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Generic Name: Hydroxyprogesterone Caproate

What is this medicine?

HYDROXYPROGESTERONE (hye drox ee proe JES ter one) is a female hormone. This medicine is used in women who are pregnant and who have delivered a baby too early (preterm) in the past. It helps lower the risk of having a preterm baby again.

What should I tell my health care provider before I take this medicine?

They need to know if you have any of these conditions:

-blood clotting disorders
-breast, cervical, uterine, or vaginal cancer
-diabetes or prediabetes
-heart disease
-high blood pressure
-kidney disease
-liver disease
-lung or breathing disease, like asthma
-migraine headaches
-vaginal bleeding
-an unusual or allergic reaction to hydroxyprogesterone, other hormones, medicines, foods, dyes, castor oil, benzyl alcohol, or other preservatives

How should I use this medicine?

This medicine is for injection into a muscle. It is given by a health care professional in a hospital or clinic setting. You are likely to get an injection once a week to prevent preterm delivery.

Talk to your pediatrician regarding the use of this medicine in children. Special care may be needed.

Overdosage: If you think you've taken too much of this medicine contact a poison control center or emergency room at once.

What if I miss a dose?

It is important not to miss your dose. Call your doctor or health care professional if you are unable to keep an appointment.

What may interact with this medicine?

-theophylline, aminophylline

What should I watch for while using this medicine?

Your condition will be monitored carefully while you are receiving this medicine.

What side effects may I notice from receiving this medicine?

Side effects that you should report to your doctor or health care professional as soon as possible:

-allergic reactions like skin rash, itching or hives, swelling of the face, lips, or tongue
-breathing problems
-breast tissue changes or discharge
-changes in vision
-confusion, trouble speaking or understanding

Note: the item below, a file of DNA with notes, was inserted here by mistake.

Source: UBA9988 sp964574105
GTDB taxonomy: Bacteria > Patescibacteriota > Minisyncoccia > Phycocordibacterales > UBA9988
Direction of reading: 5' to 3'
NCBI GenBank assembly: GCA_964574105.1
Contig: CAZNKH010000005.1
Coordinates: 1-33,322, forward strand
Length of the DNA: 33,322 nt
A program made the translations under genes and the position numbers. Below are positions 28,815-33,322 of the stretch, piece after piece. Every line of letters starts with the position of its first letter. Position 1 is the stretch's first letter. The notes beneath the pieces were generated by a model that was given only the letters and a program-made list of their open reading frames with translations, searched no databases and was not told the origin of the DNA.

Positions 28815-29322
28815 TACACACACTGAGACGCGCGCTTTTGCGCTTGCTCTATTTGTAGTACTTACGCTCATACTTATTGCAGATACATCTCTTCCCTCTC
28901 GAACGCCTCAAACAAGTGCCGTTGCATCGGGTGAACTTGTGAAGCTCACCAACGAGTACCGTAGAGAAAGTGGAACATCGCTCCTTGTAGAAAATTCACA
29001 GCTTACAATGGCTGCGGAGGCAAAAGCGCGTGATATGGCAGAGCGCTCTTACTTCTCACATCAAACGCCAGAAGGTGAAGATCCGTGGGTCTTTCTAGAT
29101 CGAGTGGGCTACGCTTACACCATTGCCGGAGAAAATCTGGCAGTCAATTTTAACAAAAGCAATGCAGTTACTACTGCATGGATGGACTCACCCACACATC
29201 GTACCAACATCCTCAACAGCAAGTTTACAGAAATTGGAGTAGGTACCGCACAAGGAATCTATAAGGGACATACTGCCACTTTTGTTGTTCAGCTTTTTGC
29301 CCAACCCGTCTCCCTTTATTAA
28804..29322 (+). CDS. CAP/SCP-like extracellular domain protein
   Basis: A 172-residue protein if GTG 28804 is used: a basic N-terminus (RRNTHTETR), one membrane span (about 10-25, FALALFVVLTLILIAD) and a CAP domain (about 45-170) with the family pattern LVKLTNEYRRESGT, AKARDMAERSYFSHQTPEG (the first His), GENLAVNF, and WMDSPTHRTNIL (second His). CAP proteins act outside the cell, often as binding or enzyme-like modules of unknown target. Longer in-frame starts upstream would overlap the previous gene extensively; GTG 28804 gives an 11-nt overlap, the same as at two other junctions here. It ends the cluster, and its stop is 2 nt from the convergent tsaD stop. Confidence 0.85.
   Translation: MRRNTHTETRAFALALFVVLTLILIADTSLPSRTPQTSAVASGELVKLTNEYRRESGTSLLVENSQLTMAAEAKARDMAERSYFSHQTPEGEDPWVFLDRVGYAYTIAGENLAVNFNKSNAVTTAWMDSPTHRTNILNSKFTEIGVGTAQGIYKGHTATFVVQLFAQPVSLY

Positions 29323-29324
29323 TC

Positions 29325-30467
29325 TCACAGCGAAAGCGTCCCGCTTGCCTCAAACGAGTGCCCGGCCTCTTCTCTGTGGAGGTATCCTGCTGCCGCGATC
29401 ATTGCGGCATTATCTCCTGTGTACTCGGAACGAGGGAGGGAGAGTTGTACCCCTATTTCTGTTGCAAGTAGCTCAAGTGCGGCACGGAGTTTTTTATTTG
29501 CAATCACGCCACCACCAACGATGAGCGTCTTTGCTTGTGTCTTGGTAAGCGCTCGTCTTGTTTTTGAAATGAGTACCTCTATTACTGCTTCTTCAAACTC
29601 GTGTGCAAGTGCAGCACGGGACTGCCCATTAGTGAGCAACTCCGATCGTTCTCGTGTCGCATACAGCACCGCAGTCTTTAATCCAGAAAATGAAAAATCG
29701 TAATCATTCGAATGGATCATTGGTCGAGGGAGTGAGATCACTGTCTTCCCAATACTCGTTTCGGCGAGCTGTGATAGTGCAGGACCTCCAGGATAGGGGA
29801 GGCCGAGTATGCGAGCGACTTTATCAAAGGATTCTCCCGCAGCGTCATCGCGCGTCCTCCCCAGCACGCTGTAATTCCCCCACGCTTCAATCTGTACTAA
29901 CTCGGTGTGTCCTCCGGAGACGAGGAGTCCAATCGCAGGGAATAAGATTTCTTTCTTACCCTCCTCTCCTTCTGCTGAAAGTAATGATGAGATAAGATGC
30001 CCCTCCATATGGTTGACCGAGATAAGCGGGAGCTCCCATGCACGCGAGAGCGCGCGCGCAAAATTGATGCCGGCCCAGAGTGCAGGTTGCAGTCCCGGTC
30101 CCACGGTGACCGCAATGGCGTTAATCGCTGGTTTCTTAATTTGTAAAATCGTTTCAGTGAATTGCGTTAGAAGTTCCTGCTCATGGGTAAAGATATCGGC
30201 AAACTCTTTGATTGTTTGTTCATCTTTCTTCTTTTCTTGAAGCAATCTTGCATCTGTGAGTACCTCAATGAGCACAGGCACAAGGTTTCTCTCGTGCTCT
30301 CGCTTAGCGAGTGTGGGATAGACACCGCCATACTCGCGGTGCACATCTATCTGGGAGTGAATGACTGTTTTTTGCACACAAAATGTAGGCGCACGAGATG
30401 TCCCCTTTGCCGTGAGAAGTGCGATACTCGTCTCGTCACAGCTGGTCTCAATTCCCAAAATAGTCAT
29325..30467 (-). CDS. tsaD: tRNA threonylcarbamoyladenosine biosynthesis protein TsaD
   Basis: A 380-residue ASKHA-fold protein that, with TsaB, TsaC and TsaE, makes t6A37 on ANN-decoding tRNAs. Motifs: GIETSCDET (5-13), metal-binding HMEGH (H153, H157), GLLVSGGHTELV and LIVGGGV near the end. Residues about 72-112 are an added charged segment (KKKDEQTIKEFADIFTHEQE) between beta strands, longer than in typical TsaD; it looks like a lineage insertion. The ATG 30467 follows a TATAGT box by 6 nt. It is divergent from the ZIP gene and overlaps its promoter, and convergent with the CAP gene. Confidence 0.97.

-depressed mood
-increased hunger or thirst
-increased urination
-pain, redness, or irritation at site where injected
-pain, swelling, warmth in the leg
-shortness of breath, chest pain, swelling in a leg
-sudden numbness or weakness of the face, arm or leg
-sudden severe headaches
-trouble walking, dizziness, loss of balance or coordination
-unusually weak or tired
-vaginal bleeding
-yellowing of the eyes or skin
Side effects that usually do not require medical attention (report to your doctor or health care professional if they continue or are bothersome):

-changes in emotions or moods
-fluid retention and swelling

Where should I keep my medicine?

This drug is given in a hospital or clinic and will not be stored at home.

Remember, keep this and all other medicines out of the reach of children, never share your medicines with others, and use this medication only for the indication prescribed.

All visitors to AARP.org should seek expert medical care and consult their own physicians for any specific health issues. Read this disclaimer in its entirety.
Note: This information is not intended to cover all possible uses, precautions, interactions, or adverse effects for this drug. If you have question about the drug(s) you are taking, check with your health care professional.
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